filed under: economics of trails
In total, 6.1 million American livelihoods directly depend on outdoor recreation, making it a critical economic sector in the United States.
by Randy Martin, President, Trailscape
IN THE LAST FEW YEARS, it has become clear that natural surface trails are the lowest-cost amenity for a developer to build and maintain. More importantly, however, is that in surveys across the nation, trails are the most popular amenity preferred by home buyers and usually consume very little residual (buildable) land.
Given those advantages, it is surprising how little serious consideration has been given to such a high-yielding amenity. In this challenging market, we believe it is time that trails are given the respect they deserve.
With the help of Merit Property Management and The Planning Center, we have compiled a list of amenities with estimates of cost, and cost per unit for construction and maintenance. We have also indicated the results of an American Lives survey of the popularity of various amenities. Of course, the actual costs will adjust depending on limitless variables, but what is most important is the comparison of one amenity to another, in both the cost category as well as desirability.
What is astounding is that for an initial cost well under $1,000 per unit and a maintenance cost of less than $1 per month per unit, a project can have the amenity that 80 percent of buyers want— natural surface trails.
Based on only a three percent increase in value to the homes by the addition of the most popular amenity, a $520,000 investment would yield $7,200,000 in value.
This represents a return of 14 times the investment! In most cases, this value would be realized during sellout, through higher sales rates rather than higher prices.
Common concerns regarding natural surface trails
It has been our experience that developers often assume that existing farm or fire roads on adjacent land will suffice as trails. While any access to nature will be greatly appreciated, trails that have been designed and engineered to meet the needs of a wide variety of user groups will maximize the value to the customer.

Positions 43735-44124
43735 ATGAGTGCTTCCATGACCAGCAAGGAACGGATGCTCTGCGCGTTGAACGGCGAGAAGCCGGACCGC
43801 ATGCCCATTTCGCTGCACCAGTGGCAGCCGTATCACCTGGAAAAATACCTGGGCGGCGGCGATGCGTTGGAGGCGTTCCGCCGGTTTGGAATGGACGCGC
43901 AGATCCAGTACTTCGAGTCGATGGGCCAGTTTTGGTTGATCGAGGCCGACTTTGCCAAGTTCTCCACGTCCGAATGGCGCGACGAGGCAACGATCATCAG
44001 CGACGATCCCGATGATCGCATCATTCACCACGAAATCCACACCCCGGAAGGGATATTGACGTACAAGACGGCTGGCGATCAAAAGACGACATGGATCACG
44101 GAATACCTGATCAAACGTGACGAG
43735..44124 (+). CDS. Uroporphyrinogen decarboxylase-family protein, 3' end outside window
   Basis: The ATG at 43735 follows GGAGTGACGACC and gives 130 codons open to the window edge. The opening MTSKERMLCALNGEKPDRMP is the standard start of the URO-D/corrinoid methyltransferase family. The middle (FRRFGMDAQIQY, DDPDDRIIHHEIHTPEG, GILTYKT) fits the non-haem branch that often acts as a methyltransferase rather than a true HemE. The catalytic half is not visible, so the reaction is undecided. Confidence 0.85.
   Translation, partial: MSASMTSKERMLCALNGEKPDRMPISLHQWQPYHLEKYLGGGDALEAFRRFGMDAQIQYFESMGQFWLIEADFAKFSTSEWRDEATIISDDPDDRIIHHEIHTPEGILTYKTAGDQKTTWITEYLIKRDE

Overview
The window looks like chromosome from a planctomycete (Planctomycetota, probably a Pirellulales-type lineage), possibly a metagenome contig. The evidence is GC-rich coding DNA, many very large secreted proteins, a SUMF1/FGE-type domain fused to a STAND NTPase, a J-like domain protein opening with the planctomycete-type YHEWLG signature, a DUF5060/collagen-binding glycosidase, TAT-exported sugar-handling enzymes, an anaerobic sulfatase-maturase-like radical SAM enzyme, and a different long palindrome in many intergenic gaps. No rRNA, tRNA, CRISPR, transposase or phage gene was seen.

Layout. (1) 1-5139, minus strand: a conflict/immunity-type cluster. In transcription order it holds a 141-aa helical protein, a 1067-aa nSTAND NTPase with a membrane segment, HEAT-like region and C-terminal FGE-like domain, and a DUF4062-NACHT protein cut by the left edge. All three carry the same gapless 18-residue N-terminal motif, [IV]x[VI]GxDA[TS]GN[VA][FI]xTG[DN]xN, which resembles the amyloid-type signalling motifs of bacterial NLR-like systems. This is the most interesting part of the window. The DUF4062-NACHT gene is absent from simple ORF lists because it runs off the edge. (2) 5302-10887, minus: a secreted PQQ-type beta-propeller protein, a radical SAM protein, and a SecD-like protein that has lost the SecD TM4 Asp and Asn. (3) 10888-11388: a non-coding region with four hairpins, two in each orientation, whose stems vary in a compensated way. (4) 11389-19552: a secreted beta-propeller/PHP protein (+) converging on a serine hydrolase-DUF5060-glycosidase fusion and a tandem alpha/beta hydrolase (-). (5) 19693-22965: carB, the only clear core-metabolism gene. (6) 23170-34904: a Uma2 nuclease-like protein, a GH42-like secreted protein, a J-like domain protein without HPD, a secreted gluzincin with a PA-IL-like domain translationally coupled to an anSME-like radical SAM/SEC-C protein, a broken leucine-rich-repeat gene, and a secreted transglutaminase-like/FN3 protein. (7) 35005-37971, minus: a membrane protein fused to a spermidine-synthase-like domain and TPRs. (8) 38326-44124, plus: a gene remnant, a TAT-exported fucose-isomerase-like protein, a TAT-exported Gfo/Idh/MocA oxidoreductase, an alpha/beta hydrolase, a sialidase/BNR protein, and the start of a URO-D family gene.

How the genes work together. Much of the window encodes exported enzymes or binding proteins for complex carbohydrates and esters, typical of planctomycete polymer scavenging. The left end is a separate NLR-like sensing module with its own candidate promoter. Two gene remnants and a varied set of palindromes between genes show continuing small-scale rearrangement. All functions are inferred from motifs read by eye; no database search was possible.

If executed well, people will drive across town to experience the trails. Trails can also provide an alternative transportation network to schools, shopping, or visits with neighbors— that can address the concerns of the growing segment of the population that is eager to reduce car trips because of high gas prices and environmental issues.
Great trails require thoughtful design and construction by people who are specifically trained and experienced in the engineering of sustainable trail networks. In addition, having an experienced marketing company demonstrate the benefits of trails will help maximize the value. The bottom line is that there is no better low-cost/high-impact amenity than natural surface trails. Trailscape has developed experience and expertise implementing a sought-after trail system in several communities.
Published March 2018
Public Lands and the Continental Divide Trail Study
The primary goal of this study was to understand who uses the Continental Divide Trail (CDT), how they use it, their preferences, and the economic impact of the CDT in the region. Additional data were also collected regarding protecting public lands and using the Continental Divide Trail in Colorado.
2022 CDT Small Business Survey
From August to December 2021, the Continental Divide Trail Coalition surveyed 136 small business owners in 38 communities located along the Continental Divide Trail to learn more about how the Continental Divide Trail impacts their businesses, the local economy, and their support for public lands.
Everything you need to know about the positive impact of trails on health, environment, economics, and more.
2022 CDT Small Business Survey
As a connector of landscapes, communities, and cultures, the Continental Divide National Scenic Trail (CDT) provides a setting for community members, decision makers, conservationists, outdoor enthusiasts, and everyone connected to the lands and waters of the Divide, to come together to discuss how to steward the vital natural, cultural, and historic resources found across its entirety. With this report, the Continental Divide Trail Coalition hopes to highlight the role of the cooperative stewardship model in the management of the CDT, what we accomplished in 2021, and what we are looking forward to in 2022.